“If you are an American Jew, your first priority should be to lobby for what makes sense for America,” Levy told Fleshler. “Israel and its leaders have created conditions for a narrative that places policy within the frame of ‘Is it good for Israel?’ I don’t think that is healthy for either country.”
While it’s important to hear an influential and knowledgeable Israeli speak candidly on these matters, it might have been suitable to offer Walt and Mearsheimer some credit for bringing such issues into the mainstream and working to distance an objective discussion of U.S. interests in the Middle East from the omnipresent charges of anti-Semitism when anyone tries to differentiate between U.S. and Israeli interests.
While Fleshler makes a strong case that standing up to the conventional American Jewish lobby in Washington is far less costly than both its proponents and opponents might lead the public to believe, his book offers few concrete suggestions on how a centre-left coalition within the American Jewish community might gain greater influence.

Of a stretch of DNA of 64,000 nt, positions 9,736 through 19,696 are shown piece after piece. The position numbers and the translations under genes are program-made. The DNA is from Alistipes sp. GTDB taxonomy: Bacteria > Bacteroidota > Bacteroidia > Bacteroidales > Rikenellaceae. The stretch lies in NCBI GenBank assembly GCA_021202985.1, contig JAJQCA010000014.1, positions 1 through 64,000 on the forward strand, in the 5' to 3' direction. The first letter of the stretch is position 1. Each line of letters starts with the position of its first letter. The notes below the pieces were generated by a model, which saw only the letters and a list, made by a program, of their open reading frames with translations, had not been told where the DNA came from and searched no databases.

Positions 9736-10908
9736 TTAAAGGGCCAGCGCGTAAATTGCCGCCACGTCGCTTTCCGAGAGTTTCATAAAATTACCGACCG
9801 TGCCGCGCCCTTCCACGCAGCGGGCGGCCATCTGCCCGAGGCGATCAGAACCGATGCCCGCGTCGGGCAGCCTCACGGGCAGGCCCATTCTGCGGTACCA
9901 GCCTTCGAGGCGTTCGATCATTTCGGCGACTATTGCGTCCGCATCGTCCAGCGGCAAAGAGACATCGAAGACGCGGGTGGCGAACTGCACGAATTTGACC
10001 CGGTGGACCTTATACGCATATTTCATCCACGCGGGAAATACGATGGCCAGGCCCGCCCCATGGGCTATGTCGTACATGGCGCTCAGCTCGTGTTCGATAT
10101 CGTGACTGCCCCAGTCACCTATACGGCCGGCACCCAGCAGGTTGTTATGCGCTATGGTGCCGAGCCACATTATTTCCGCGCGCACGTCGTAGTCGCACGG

J Street’s successful inaugural conference in October – the group planned for 1,000 conference delegates but over 1,500 attended – suggests there might be both the energy and political will for a “transformation” of the “Israel Lobby” along the lines of Fleshler’s suggestion. However, it is too early to tell if such a coalition can hold together or exert the influence – be it real or imaginary – which the conventional lobby holds over the U.S.’s Middle East policy.
Despite Fleshler’s cogent argument that the “Israel Lobby” is “smoke and mirrors” and “puffery”, J Street and its centre-left coalition face a difficult, expensive and time-consuming challenge as they move to bring a “Pro-Israel, Pro-Peace” voice to the ongoing saga of U.S.-Israel relations.